What Is Acetyl-L-Carnitne?

Acetyl-L-carnitine is an amino acid (a building block for proteins) that is naturally produced in the body. It helps the body produce energy.

Acetyl-L-carnitine is used for a variety of mental disorders including Alzheimer’s disease, age-related memory loss, late-life depression, thinking problems related to alcoholism, and thinking problems related to Lyme disease. It is also used for Down syndrome, poor circulation in the brain, cataracts, nerve pain due to diabetes, nerve pain due to drugs used in the treatment of AIDS, and facial paralysis.

Some men use acetyl-L-carnitine for infertility, symptoms of “male menopause” (low testosterone levels due to aging), and a disease of the penis called Peyronie’s disease.

The body can convert L-carnitine to acetyl-L-carnitine and vice versa. But, no one knows whether the effects of acetyl-L-carnitine are from the chemical itself, from the L-carnitine it can make, or from some other chemical made along the way. For now, don’t substitute one form of carnitine for another.

How does it work?

Acetyl-L-carnitine helps the body produce energy. It is important for heart and brain function, muscle movement, and many other body processes.

What is it and where does it come from?

Acetyl-L-carnitine is a dietary supplement, and the acetyl ester of L-carnitine, is used to support a healthy memory. It occurs naturally in animal products. Chemically, acetyl-L-carnitine is known as beta-acetoxy-gamma-N, N, N-trimethylaminobutyrate. Other names for acetyl-L-carnitine include: acetyl-levocarnitine, acetylcarnitine, l-acetylcarnitine, levacecarnine, and ST-200. Acetyl L-Carnitine is a modified amino acid that supports cellular energy production by assisting in the transport of fat into the mitochondria where it is oxidized and converted into ATP (chemical energy for the cell). Acetyl L-Carnitine is in a highly bioavailable form of L-Carnitine antioxidant effect, helps to maintain healthy cellular energy metabolism and supports brain function.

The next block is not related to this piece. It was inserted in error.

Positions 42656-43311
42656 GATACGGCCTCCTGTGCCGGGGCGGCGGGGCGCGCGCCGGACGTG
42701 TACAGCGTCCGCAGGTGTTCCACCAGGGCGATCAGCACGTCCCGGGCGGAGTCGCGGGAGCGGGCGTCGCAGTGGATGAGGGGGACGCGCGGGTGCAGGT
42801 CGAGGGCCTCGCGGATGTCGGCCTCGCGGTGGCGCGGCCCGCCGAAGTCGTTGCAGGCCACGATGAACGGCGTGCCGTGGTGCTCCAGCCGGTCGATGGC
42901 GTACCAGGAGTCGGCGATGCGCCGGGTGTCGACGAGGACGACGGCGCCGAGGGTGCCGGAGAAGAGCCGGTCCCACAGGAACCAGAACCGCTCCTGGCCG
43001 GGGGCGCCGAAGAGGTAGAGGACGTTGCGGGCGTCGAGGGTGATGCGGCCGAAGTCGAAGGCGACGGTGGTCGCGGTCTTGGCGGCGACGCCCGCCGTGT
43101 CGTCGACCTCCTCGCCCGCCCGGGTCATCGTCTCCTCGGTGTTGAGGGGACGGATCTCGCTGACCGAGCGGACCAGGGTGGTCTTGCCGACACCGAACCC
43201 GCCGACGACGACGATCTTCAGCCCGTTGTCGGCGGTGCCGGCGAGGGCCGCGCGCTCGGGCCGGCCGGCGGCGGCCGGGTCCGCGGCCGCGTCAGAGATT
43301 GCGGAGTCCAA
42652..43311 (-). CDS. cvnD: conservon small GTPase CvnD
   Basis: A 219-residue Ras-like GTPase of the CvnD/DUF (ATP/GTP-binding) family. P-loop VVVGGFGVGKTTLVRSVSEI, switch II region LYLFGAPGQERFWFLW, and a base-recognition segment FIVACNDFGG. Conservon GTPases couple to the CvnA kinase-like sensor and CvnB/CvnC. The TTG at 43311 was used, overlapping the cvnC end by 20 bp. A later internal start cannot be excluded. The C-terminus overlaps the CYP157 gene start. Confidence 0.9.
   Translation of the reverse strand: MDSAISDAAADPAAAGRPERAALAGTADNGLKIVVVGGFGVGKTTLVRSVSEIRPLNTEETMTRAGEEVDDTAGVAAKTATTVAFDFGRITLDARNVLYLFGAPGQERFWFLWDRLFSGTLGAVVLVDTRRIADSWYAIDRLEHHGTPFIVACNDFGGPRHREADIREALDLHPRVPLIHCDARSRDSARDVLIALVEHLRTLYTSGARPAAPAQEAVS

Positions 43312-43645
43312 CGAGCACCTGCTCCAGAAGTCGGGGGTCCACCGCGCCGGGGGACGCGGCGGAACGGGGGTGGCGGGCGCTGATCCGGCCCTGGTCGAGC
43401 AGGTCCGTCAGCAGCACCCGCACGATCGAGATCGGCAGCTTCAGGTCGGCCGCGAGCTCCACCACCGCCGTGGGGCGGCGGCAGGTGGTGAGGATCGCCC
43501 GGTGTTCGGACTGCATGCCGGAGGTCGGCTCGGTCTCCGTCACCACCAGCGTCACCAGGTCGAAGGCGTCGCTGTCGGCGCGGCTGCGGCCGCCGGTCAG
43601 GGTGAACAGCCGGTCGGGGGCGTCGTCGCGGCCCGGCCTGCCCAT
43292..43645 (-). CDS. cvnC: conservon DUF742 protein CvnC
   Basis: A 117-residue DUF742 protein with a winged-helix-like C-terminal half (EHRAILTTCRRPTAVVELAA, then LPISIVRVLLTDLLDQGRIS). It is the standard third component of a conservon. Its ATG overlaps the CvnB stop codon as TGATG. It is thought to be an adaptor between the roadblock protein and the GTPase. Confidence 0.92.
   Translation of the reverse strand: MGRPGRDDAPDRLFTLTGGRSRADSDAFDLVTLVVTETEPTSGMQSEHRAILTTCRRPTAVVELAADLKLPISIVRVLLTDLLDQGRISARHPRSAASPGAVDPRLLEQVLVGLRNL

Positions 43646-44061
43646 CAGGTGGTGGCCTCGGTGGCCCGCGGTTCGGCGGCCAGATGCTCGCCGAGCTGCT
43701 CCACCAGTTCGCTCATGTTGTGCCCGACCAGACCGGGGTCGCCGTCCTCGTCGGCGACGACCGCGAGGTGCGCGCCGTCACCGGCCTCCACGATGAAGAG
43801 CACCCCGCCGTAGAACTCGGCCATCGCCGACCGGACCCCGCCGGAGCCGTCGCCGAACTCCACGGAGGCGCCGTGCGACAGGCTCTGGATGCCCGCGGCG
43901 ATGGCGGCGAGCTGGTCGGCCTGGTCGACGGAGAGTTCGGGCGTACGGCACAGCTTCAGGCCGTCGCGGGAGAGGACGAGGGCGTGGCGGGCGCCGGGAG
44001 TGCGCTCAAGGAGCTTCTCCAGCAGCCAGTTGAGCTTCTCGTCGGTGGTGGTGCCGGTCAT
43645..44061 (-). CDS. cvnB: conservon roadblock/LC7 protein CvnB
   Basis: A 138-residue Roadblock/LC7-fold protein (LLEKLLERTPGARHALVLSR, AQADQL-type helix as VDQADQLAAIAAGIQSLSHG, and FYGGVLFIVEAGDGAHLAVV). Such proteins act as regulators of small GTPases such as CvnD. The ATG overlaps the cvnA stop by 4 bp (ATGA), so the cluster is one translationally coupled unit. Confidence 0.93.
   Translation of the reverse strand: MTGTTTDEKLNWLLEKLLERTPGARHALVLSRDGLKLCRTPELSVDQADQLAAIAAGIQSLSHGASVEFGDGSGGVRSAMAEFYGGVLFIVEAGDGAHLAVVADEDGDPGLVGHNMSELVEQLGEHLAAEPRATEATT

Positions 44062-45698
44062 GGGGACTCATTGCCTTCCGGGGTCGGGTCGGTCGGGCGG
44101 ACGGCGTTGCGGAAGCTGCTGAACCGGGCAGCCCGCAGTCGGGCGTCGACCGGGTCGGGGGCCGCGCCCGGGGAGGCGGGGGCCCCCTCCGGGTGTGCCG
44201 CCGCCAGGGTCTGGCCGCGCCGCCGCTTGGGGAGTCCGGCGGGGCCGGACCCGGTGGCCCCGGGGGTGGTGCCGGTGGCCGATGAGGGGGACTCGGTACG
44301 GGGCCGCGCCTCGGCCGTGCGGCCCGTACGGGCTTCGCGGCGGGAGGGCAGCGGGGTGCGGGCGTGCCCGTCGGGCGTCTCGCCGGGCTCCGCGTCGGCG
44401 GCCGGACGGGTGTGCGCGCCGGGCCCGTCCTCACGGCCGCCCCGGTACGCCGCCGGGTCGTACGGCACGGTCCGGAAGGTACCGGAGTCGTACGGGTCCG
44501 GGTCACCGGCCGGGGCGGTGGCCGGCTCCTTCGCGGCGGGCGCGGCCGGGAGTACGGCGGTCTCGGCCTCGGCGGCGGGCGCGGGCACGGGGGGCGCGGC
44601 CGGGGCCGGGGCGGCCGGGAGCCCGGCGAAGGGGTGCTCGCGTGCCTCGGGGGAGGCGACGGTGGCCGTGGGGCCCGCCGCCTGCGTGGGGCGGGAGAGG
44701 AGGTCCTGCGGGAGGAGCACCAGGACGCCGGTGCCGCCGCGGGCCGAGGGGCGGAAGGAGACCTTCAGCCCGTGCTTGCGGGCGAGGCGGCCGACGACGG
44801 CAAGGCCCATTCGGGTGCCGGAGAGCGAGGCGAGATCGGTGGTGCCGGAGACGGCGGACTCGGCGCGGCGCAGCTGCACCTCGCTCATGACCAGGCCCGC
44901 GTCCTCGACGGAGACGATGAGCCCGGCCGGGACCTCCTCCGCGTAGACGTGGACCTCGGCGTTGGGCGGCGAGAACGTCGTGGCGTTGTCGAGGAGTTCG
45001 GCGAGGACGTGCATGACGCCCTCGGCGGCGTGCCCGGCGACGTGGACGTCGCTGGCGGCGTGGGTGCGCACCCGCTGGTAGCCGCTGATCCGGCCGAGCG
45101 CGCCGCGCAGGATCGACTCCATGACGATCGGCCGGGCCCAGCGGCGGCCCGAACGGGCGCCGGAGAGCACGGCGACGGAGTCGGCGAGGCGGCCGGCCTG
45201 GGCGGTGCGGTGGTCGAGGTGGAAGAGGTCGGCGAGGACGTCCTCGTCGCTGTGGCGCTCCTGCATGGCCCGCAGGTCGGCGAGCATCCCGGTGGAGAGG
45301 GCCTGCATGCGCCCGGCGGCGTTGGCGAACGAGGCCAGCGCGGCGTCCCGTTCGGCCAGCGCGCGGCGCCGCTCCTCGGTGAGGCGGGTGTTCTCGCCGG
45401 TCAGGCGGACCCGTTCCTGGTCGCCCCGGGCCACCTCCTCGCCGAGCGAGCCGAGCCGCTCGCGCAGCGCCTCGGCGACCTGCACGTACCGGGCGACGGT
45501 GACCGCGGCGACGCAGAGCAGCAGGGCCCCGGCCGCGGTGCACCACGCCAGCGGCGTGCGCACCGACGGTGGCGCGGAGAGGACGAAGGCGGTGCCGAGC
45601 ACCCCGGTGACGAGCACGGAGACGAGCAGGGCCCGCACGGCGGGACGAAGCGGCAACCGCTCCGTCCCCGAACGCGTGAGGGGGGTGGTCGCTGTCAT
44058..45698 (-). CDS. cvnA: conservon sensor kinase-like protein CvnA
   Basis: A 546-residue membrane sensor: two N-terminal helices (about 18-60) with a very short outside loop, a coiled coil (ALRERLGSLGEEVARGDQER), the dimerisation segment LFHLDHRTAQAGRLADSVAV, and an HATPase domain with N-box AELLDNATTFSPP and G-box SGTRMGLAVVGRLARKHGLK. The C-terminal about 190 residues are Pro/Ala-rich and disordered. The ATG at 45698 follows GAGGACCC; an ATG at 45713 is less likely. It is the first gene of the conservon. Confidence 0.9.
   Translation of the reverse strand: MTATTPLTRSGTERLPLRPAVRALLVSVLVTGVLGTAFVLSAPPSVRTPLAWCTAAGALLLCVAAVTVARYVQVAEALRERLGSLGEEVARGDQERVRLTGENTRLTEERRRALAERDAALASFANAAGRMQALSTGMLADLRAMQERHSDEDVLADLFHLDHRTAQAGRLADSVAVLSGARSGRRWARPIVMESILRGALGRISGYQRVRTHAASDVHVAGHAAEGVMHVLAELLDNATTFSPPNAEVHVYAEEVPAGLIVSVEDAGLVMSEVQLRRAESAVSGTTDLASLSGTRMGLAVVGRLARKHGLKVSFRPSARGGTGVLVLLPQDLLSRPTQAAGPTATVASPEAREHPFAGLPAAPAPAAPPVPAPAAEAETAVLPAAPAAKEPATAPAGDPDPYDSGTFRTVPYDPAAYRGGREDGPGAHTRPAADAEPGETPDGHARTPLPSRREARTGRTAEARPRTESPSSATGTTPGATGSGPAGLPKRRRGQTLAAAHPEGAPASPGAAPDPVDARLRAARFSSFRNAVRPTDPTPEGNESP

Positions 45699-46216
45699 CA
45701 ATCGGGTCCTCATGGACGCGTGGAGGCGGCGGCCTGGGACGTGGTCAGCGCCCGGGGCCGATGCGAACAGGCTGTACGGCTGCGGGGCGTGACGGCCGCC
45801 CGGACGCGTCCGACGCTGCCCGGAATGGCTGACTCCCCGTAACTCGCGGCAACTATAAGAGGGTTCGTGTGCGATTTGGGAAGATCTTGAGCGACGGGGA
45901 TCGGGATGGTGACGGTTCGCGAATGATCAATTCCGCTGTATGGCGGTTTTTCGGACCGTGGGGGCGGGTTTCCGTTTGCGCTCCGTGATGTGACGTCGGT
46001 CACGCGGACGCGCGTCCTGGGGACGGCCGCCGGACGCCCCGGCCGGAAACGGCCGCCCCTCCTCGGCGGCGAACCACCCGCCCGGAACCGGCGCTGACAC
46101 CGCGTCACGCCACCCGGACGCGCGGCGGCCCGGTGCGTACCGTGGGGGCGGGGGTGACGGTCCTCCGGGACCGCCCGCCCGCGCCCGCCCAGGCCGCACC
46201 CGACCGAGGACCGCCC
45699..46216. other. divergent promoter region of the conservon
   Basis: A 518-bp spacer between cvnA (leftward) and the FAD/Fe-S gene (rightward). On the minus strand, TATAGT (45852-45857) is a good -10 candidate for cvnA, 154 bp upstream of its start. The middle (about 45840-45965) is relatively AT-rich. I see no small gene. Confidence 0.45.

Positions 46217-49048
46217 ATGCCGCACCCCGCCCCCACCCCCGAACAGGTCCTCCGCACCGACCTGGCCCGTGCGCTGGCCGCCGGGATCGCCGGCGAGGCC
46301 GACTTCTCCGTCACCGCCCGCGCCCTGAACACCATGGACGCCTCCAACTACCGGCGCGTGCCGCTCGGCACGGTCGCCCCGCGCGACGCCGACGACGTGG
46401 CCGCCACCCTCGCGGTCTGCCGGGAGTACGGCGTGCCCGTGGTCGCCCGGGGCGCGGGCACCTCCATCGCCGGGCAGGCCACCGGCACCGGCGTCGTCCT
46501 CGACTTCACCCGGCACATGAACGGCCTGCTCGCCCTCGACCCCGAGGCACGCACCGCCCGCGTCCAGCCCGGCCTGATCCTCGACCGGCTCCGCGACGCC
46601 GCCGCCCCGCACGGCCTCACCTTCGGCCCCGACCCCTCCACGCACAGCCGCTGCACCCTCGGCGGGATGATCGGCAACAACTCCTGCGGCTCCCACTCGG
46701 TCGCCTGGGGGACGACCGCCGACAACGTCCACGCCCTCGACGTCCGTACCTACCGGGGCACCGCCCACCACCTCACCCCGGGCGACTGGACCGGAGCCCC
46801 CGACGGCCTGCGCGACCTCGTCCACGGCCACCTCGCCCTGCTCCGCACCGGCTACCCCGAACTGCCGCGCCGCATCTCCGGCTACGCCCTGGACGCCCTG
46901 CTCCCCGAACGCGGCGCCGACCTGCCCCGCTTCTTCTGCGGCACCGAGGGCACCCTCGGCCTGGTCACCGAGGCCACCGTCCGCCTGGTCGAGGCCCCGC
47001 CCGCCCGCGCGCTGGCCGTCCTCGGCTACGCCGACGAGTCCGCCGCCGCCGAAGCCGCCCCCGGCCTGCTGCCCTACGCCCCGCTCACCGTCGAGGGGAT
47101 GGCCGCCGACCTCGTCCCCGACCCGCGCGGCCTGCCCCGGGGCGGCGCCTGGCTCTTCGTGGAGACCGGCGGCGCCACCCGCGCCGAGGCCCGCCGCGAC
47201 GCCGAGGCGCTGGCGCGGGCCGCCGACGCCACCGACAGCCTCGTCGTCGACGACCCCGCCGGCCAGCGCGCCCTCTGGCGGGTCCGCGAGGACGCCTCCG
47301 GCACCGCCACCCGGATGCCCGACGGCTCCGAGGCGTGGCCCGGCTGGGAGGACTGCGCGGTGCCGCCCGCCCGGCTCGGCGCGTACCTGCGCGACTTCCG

What does it do and what scientific studies give evidence to support this?

Acetyl-L-carnitine may support healthy cardiac function. It may have antioxidant and anti-apoptotic activity.

Who needs it and what are some symptoms of deficiency?

Acetyl-L-carnitine levels may decrease with advancing age. However, because it is not an essential nutrient, true deficiencies do not occur.

How much should be taken? Are there any side effects?

Most research involving acetyl-L-carnitine has used 500 mg three times per day, though some research has used double this amount. You should consult with your doctor, pharmacist, or nurse about how much acetyl-L-carnitine you should take. The dosage depends on the strength of the medicine and the reason you are taking acetyl-L-carnitine. If you are using acetyl-L-carnitine without first consulting your caregiver, follow the directions on the label. Do not take more acetyl-L-carnitine or take it more often than what is written on the directions.

Where can I get it?

Acetyl-L-carnitine is a molecule that occurs naturally in the brain, liver, and kidney. It is also available as a dietary supplement. Bodybuilding.com has many options for supplementing acetyl-L-carnitine, one being a pure form manufactured by xyz.